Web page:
First, Do No Harm

This phrase, often attributed to the Hippocratic oath, should be at the heart of everything we do with horses.  (Side note – it is not actually in the Hippocratic oath.)  It is this, rather than technique, by which I judge all riding and training that I see.  There can be many paths to the same goal – though I know more than a few who would argue with me on that point.  It matters little to me what methods you use or what activity you choose, as long as you develop a horse with fluid movement, easily carrying the rider and responding to light aids.  Now, in that context, let me be clear as to what I consider harmful.

  1. Coercive training or riding methods that put the horse under physical, mental, or emotional distress
  2. Anything that causes pain – and welts or blood should get you yanked off a horse, in my book!
  3. Any method that causes a horse to disengage or shut down (e.g., “sacking out”)
  4. Auxiliary aids or devices that force the horse into an unnatural gait or position
  5. Riding or training styles that negatively effect the horse’s natural conformation or movement

All of those may sound rather obvious – but detecting them can be more challenging that you think.  I will be occasionally writing about these issues and trying to help increase awareness of how to discern something harmful from something not.  Horses generally suffer in silence, so it is incumbent upon us to be vigilant on their behalf.

Keep in mind that learning inherently is challenging and has its uncomfortable moments. That is true for humans (especially adults) and horses.  Learning requires change – in your mind and/or your body – and it requires effort to understand and absorb whatever is being taught.  Even if you love learning, as I do, there will be times when it is frustrating and/or difficult.  This holds true for our horses, as well.  There will be moments when something new challenges them; or maybe they just are not in the mood for learning something that day.  Their reaction can seem dramatic – from facial expressions to dramatic reaction.  Those moments are not causing harm if, and this is a very big if, the human involved reacts appropriately.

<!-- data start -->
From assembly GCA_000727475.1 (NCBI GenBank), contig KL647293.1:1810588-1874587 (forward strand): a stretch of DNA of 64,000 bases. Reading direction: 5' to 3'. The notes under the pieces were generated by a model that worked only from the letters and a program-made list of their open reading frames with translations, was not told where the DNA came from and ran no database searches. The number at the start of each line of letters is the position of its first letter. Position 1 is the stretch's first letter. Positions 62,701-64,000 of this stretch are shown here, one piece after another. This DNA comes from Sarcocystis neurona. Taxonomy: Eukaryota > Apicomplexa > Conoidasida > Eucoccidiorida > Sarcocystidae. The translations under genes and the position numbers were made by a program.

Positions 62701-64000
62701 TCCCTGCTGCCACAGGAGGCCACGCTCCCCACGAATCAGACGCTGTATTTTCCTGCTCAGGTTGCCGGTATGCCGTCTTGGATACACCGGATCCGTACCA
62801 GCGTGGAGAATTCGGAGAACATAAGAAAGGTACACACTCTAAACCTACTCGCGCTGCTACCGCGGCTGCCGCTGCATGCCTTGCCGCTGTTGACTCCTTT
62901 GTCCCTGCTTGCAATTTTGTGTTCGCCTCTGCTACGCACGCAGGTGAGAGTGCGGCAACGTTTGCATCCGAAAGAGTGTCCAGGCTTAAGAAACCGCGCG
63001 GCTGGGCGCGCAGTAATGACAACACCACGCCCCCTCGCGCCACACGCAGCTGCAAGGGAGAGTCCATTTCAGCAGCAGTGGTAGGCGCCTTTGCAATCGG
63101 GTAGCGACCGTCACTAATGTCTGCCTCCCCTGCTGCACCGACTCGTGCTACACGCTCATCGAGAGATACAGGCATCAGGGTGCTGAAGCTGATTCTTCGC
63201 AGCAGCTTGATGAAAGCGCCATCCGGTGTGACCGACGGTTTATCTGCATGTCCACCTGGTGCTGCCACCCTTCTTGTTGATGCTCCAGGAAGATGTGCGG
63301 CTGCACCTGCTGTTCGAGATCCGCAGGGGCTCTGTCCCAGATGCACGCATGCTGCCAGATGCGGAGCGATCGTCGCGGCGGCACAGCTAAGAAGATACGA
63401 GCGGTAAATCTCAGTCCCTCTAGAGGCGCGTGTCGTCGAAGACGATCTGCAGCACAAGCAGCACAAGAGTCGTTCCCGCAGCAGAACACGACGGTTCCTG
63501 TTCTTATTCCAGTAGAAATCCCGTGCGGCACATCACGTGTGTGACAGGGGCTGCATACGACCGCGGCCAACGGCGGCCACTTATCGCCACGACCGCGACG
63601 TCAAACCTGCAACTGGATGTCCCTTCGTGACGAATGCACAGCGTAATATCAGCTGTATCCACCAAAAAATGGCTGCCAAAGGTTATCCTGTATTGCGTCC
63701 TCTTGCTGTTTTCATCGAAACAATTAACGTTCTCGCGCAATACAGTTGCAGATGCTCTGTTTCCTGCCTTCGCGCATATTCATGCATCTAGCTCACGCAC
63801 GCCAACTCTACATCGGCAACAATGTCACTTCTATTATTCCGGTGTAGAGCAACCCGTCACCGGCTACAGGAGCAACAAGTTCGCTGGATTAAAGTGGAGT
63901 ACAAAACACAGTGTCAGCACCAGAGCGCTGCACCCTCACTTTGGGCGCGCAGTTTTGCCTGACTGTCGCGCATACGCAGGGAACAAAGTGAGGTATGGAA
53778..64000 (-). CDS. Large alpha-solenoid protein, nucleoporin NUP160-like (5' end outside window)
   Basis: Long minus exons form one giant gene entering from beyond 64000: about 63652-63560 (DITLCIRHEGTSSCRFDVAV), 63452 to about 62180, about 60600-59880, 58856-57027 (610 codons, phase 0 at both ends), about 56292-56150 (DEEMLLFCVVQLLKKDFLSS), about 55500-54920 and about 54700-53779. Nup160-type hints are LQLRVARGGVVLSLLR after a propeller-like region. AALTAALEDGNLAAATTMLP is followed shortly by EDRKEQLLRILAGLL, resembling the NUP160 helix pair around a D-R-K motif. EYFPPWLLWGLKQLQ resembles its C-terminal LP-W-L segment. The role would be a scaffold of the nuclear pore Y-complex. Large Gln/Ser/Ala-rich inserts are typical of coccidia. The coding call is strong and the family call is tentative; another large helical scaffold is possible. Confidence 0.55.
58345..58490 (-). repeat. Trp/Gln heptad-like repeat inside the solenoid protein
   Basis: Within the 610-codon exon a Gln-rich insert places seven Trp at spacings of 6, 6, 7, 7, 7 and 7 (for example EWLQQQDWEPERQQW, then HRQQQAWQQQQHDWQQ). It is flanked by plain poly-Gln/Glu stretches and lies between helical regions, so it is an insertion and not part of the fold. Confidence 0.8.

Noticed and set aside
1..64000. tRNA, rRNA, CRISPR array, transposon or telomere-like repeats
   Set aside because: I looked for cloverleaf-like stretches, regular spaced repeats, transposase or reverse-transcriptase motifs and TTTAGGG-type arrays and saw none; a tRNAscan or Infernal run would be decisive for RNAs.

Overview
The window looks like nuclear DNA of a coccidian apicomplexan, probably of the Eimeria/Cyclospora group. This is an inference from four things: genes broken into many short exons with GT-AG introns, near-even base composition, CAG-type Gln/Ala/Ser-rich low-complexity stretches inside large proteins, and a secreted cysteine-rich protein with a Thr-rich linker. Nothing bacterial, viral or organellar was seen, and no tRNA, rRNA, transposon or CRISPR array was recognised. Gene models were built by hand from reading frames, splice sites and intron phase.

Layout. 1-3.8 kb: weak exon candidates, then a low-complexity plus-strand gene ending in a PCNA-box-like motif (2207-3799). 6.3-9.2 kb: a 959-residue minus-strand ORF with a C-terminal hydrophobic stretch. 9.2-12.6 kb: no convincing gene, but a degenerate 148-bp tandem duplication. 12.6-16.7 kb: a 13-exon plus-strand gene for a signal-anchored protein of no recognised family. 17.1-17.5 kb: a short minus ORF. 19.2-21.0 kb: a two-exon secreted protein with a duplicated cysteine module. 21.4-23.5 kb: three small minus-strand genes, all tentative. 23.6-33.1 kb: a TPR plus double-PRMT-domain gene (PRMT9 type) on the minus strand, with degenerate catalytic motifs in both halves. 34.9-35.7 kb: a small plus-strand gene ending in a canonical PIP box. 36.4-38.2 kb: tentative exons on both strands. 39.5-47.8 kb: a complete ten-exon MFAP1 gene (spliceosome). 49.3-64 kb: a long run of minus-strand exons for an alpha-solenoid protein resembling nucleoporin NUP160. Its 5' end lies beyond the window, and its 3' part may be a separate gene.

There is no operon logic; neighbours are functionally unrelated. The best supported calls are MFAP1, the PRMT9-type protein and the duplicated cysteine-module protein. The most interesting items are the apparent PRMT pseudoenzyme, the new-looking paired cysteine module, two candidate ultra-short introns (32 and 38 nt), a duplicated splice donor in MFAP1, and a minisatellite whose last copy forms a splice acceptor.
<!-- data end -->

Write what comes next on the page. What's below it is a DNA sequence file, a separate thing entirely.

Appropriate action, in a case like that, is to stop.  Do not push through in the way that you are.  Go back to something the horse knows, is comfortable with, and preferably you know they enjoy.  Take that time to reflect on what might have caused the reaction, then modify your approach.  If you cannot get past the issue on that day, leave it alone.  Contrary to what many will tell you, the horse does not ‘win’ in that scenario.  Nothing is lost in stopping – just make sure you stop on a positive note, doing something familiar.  Come back the next day, try a slightly different approach, and you will be surprised the difference it makes.

For additional clarity on the issue of harm, here is a list of things that I do not consider harmful, save when they are used in aid of one or more items on the harmful list:

  1. Bits – the mere presence or use of a bit does not cause harm.  Sadly, the way most people ride now, and with the nightmare variety of bits designed to solve training issues, they aid in a lot of harm. 
  2. Shoes – I have a mix of shod and unshod horses; I always have.  After forty-five years, and numerous horses of mine and my clients, I can tell you that the presence of shoes does not cause harm.  I have seen lameness and hoof issues in equal measure between shod and unshod horses.
  3. Whips – lunge whips, Dressage whips, and crops can be very useful tools.  They can be used coercively, but they can also be used as a simple, even visual, aid.
  4. Saddles – shockingly I have read many who condemn saddles for doing harm. Certainly a poorly fitted saddle can, but the mere presence of a saddle tree can actually benefit the horse by distributing the riders weight.

All of these items are simply tools, which can be used well or poorly. Their use or avoidance should first be determined by what is best for the individual horse, then by your personal preference, then by the requirements of any activity you choose to pursue. No one should ever be judged by their choice to use, or not use, any of those items – only by any harm they may be actually causing to the horse through the use, misuse, or lack of use of a given tool.